Migrant Smuggling

Smuggling of Migrants is a crime involving the procurement for financial or other material benefit of illegal entry of a person into a State of which that person is not a national or resident. Migrant smuggling affects almost every country in the world. It undermines the integrity of countries and communities, and costs thousands of people their lives every year. UNODC, as the guardian the United Nations Convention against Transnational Organized Crime (UNTOC) and the Protocols thereto, assists States in their efforts to implement the Protocol against the Smuggling of Migrants by Land, Sea and Air (Migrants Protocol).

What is Migrant Smuggling?

The Migrant Smuggling Protocol supplementing the United Nations Convention against Transnational Organized Crime defines the smuggling of migrants as the

"procurement, in order to obtain, directly or indirectly, a financial or other material benefit, of the illegal  entry of a person into a State Party of which the person is not a national or a permanent resident." (Article 3, Migrant Smuggling Protocol).

In order to comply with the Migrant Smuggling Protocol, Article 6 requires states to criminalize both smuggling of migrants and enabling of a person to remain in a country illegally, as well as aggravating circumstances that endanger lives or safety, or entail inhuman or degrading treatment of migrants.

Virtually every country in the world is affected by this crime, whether as an origin, transit or destination country for smuggled migrants by profit-seeking criminals. Smuggled migrants are vulnerable to life-threatening risks and exploitation; thousands of people have suffocated in containers, perished in deserts or dehydrated at sea. Generating huge profits for the criminals involved, migrant smuggling fuels corruption and empowers organized crime.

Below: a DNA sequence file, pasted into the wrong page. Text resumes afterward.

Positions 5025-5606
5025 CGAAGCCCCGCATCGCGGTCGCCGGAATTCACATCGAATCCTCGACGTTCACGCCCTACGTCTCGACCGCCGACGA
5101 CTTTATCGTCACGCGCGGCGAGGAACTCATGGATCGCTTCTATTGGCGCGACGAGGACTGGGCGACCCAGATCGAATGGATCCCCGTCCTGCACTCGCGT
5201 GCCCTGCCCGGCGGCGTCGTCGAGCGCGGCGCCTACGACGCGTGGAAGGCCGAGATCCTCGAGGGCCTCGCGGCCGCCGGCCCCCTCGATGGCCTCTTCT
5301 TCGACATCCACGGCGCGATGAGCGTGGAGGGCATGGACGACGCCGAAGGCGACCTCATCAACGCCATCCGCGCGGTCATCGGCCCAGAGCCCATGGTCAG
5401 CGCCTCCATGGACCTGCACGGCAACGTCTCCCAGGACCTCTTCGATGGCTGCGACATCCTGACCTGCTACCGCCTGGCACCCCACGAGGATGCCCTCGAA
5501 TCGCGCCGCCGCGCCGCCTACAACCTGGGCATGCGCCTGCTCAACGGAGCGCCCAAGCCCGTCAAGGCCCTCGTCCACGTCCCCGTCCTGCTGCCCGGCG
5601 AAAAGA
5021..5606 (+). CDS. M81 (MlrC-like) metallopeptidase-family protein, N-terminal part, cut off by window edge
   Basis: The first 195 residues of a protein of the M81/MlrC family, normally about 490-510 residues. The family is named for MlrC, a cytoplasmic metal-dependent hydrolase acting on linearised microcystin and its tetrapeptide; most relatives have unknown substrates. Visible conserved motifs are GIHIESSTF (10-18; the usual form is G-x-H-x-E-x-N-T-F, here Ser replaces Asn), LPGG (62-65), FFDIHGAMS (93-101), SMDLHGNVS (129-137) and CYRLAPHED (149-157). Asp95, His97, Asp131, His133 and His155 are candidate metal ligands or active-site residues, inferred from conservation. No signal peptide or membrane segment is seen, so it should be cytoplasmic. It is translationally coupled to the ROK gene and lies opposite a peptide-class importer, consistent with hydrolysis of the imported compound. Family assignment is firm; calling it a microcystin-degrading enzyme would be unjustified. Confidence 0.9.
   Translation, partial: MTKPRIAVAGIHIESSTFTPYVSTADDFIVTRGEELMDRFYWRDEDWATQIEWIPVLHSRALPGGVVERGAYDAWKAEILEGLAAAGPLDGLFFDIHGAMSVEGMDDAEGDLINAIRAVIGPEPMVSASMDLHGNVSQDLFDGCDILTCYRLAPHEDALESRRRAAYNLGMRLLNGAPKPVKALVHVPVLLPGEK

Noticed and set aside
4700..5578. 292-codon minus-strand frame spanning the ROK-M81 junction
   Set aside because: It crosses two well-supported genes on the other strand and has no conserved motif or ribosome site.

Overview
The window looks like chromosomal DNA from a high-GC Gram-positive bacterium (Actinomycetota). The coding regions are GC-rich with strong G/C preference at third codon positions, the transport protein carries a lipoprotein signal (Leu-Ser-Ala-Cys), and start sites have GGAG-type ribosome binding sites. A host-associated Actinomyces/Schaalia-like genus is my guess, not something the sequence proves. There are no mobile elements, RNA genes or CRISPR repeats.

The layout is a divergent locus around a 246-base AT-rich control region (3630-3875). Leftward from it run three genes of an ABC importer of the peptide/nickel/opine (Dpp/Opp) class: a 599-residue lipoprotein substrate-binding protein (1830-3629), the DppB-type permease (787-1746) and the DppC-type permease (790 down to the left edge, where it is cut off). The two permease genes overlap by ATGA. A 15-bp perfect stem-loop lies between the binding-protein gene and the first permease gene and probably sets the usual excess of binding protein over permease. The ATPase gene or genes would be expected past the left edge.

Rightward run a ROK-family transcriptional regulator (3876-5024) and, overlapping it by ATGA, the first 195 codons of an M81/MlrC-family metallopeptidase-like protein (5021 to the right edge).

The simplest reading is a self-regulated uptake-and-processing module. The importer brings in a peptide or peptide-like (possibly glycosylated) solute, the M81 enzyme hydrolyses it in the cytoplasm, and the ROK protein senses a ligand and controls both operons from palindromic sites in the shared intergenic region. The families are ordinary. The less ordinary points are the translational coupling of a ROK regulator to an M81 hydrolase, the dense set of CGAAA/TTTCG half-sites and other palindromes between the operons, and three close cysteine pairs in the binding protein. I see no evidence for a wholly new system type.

Migrant Smuggling - a deadly business

Currently, data is too scattered and incomplete to paint an accurate picture of numbers of people who are smuggled each year and the routes and methods used by those who smuggle them. Still, available evidence reveals the following trends and patterns:

  • Criminals are increasingly providing smuggling services to irregular migrants to evade national border controls, migration regulations and visa requirements. Most irregular migrants resort to the assistance of profit-seeking smugglers. As border controls have improved, migrants are deterred from attempting to illegally cross them themselves and are diverted into the hands of smugglers.
  • Migrant smuggling is a highly profitable business in which criminals enjoy low risk of detection and punishment. As a result, the crime is becoming increasingly attractive to criminals. Migrant smugglers are becoming more and more organized, establishing professional networks that transcend borders and regions.
  • The modus operandi of migrant smugglers is diverse. Highly sophisticated and expensive services rely on document fraud or 'visa-smuggling'. Contrasted with these are low cost methods which often pose high risks for migrants, and have lead to a dramatic increase in loss of life in recent years.
  • Migrant smugglers constantly change routes and modus operandi in response to changed circumstances often at the expense of the safety of the smuggled migrants.
  • Thousands of people have lost their lives as a result of the indifferent or even deliberate actions of migrant smugglers.

These factors highlight the need for responses to combat the crime of migrant smuggling to be coordinated across and between regions, and adaptable to new methods. In this regard, UNODC seeks to assist countries in implementing the Migrant Smuggling Protocol while promoting  a comprehesensive response to the issue of migrant smuggling.